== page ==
The Santa Barbara County Public Health Department is prepared to support the reopening of elementary schools by urging the state to grant an earlier return to in-person learning.

In her update to the Board of Supervisors on Feb. 9, Public Health Director Van Do-Reynoso said the department is planning to send a letter asking the state to grant the Santa Barbara Unified School District permission to reopen within seven days. The letter also can be adapted for other districts with updated COVID-19 safety plans. 

County Public Health has been working with several districts, including Orcutt Union and Buellton Union, to finalize reopening plans in preparation for an upcoming reopening, according to Do-Reynoso. 

"We will tailor the template letter to accompany any other school district that has an approved safety plan and seeks that support," Do-Reynoso said. "We all agree that students need to return to in-person learning. That is the ideal and that is the ultimate goal."

Under requirements in the state's Blueprint for a Safer Economy, schools currently in distance learning cannot resume in-person instruction for grades K-6 until the county's COVID-19 case rate drops to 25 cases per 100,000 people. 

With Santa Barbara County's current adjusted case rate exceeding the threshold at 36.4 per 100,000 people, the county is hoping to fast-track the process for schools who have not seen students in the classroom for nearly a year. 

Since many private schools have been open safely since the fall, Do-Reynoso said it makes sense to allow other districts to open and access the same learning opportunities.

"There are existing schools open under the waiver process in Santa Barbara, or when we were in the red tier, that have been able to reopen safely … the other piece is [that] through the equity lens, disadvantaged students should have the same opportunities for in-person instruction as other schools in the same areas," she said. 

While all schools and districts have been required to publish COVID-19 safety plans on their websites for public review, these plans must be updated to include any new guidance from the state, including Jan. 14 requirements for widespread mask-wearing and more regular updates to the state.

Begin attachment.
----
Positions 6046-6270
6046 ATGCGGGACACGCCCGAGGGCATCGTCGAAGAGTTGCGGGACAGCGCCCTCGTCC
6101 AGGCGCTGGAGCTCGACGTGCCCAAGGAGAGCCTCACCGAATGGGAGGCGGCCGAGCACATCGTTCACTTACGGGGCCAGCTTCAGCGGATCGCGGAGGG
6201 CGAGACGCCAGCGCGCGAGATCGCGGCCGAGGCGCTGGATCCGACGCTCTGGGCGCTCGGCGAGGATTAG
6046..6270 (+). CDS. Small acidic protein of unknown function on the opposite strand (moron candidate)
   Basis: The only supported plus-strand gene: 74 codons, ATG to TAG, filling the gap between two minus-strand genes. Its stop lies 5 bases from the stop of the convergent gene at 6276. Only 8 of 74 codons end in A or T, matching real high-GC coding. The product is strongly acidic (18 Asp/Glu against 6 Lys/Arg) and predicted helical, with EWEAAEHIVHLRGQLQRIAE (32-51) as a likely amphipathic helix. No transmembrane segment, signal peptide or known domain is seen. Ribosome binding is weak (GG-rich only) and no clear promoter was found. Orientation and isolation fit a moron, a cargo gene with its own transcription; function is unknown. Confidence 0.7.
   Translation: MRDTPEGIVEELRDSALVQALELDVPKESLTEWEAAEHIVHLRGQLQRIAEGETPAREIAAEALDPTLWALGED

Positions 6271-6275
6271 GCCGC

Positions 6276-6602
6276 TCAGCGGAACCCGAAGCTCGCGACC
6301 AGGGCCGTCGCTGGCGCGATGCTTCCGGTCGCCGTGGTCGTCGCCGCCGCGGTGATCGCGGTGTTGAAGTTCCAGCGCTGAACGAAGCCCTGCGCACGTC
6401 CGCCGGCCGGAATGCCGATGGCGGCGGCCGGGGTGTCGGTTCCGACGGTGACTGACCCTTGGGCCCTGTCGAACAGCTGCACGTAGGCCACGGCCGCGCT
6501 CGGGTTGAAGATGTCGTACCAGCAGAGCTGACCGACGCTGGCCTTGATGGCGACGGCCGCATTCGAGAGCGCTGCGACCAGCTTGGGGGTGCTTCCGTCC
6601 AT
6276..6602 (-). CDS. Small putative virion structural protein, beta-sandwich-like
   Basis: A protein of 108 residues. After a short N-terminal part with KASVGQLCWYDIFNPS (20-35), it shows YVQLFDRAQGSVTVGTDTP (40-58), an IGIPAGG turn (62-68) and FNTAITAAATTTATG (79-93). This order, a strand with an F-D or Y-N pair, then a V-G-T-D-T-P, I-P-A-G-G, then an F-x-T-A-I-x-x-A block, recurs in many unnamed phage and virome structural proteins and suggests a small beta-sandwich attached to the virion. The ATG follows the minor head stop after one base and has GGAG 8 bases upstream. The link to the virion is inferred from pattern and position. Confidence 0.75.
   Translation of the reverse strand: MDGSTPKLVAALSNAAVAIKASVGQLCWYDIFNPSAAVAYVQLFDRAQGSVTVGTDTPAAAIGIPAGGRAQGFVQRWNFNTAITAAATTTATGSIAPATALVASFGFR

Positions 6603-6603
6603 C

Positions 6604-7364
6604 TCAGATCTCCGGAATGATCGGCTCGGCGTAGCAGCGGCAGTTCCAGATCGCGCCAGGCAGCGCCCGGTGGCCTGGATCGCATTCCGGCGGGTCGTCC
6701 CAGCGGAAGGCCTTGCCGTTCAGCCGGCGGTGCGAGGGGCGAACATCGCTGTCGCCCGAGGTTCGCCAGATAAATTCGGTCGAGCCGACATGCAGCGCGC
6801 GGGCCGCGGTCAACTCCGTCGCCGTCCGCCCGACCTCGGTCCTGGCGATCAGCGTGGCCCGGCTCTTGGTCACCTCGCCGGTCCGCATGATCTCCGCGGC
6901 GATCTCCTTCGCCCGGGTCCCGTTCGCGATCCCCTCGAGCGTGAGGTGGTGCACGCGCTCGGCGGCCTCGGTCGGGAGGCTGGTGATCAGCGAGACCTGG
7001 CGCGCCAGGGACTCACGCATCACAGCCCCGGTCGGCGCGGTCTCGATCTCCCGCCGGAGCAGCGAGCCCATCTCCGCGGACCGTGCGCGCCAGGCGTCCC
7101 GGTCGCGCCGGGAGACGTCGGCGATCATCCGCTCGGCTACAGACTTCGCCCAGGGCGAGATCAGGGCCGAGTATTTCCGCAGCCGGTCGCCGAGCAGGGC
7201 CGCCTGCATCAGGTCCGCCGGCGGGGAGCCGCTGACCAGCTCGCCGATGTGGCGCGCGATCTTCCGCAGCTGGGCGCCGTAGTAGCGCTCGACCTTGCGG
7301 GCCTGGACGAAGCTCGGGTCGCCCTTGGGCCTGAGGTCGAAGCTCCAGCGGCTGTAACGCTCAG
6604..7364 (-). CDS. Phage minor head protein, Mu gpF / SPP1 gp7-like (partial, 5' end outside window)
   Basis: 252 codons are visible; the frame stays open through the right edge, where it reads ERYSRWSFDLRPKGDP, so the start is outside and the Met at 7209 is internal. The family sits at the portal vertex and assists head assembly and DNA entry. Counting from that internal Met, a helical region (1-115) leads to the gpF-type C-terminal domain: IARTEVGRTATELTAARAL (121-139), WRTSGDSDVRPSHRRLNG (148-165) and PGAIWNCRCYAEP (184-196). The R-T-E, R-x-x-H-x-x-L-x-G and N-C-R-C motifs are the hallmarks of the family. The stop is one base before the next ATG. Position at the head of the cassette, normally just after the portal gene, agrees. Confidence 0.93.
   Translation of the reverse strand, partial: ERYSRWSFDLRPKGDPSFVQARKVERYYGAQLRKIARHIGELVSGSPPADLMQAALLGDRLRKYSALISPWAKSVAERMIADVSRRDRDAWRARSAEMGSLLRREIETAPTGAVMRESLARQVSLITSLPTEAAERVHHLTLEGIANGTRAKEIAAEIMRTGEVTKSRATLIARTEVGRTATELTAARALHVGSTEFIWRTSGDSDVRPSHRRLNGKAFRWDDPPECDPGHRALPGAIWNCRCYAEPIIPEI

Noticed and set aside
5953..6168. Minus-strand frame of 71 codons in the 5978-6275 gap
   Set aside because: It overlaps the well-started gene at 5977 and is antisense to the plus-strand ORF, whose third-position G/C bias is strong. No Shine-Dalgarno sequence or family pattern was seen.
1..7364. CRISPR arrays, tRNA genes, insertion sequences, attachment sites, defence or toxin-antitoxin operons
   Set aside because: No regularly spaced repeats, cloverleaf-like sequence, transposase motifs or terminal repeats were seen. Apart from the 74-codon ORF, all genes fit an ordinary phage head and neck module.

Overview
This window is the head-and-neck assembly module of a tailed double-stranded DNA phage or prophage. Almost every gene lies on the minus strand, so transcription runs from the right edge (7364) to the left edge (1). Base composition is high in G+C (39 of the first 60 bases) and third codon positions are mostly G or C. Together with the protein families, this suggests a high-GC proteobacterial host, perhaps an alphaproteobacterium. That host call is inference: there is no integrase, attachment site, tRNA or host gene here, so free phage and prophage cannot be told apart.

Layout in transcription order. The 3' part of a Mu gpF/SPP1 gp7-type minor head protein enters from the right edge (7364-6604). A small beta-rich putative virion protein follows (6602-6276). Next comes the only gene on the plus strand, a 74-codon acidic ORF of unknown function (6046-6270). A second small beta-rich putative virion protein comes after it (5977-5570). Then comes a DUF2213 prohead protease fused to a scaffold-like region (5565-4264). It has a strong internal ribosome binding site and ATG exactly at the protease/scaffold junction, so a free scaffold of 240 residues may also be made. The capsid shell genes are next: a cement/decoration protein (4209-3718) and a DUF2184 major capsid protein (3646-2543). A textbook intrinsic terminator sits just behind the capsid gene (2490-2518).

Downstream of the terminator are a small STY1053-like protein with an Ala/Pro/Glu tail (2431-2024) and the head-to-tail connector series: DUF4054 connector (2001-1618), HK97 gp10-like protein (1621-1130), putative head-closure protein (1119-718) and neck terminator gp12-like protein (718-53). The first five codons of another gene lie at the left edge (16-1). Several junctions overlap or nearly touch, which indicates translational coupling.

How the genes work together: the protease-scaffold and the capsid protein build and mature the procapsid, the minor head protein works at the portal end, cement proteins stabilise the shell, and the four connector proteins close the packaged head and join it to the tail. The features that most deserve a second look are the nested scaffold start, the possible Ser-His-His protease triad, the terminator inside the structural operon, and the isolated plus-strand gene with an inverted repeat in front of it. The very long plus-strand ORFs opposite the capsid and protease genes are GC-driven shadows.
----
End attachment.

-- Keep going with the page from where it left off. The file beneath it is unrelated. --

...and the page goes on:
"If any guidance comes down between the time you made your plan and when you want to open, you have to update your plan," Santa Barbara County Education Office spokeswoman Valerie Cantella said. 

Health Officer Dr. Henning Ansorg added that since evidence of COVID-19 spread is low among younger children, the county will be focusing only on elementary schools for fast-tracked reopening.

"The reason for that is there is much more virus spread in teenagers than the smaller kids. That is just a scientific fact," Ansorg said. "It is also very much a fact that younger children require in-person education much more than older children." 

The wait for in-person learning for middle and high school grades will be much longer, with state guidelines requiring county case rates to first drop to 7 per 100,000 people, triggering entry from the purple tier into the red tier.

Second District Supervisor Gregg Hart said he hopes the department's letter will spur Gov. Gavin Newsom to take action to help schools reopen, citing the governor's verbal support for schools despite guidelines that prevent the majority of districts from reopening at this time. 

Currently, only private and charter schools have resumed in-person learning in the county. While several public school districts planned to begin a hybrid learning model soon after winter break, the possibility quickly disappeared as COVID-19 cases surged around the holidays and the county was removed from the red tier. 

Board of Education meetings are scheduled this week for the Santa Maria-Bonita, Santa Maria Joint-Union, Orcutt Union, Guadalupe Union, Lompoc Unified, and Buellton Union school districts, with several to include discussions of reopening plans. 

Coronavirus: Impact, response to COVID-19 on the Central Coast

We are working hard to get answers about the impact and reaction to the coronavirus in Santa Barbara County, this is a collection of those stories.

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Santa Maria City Reporter

Originally from the Pacific Northwest, Laura Place covers city government, policy and elections in Santa Maria and Santa Barbara County. Follow her on Twitter @itslaurasplace

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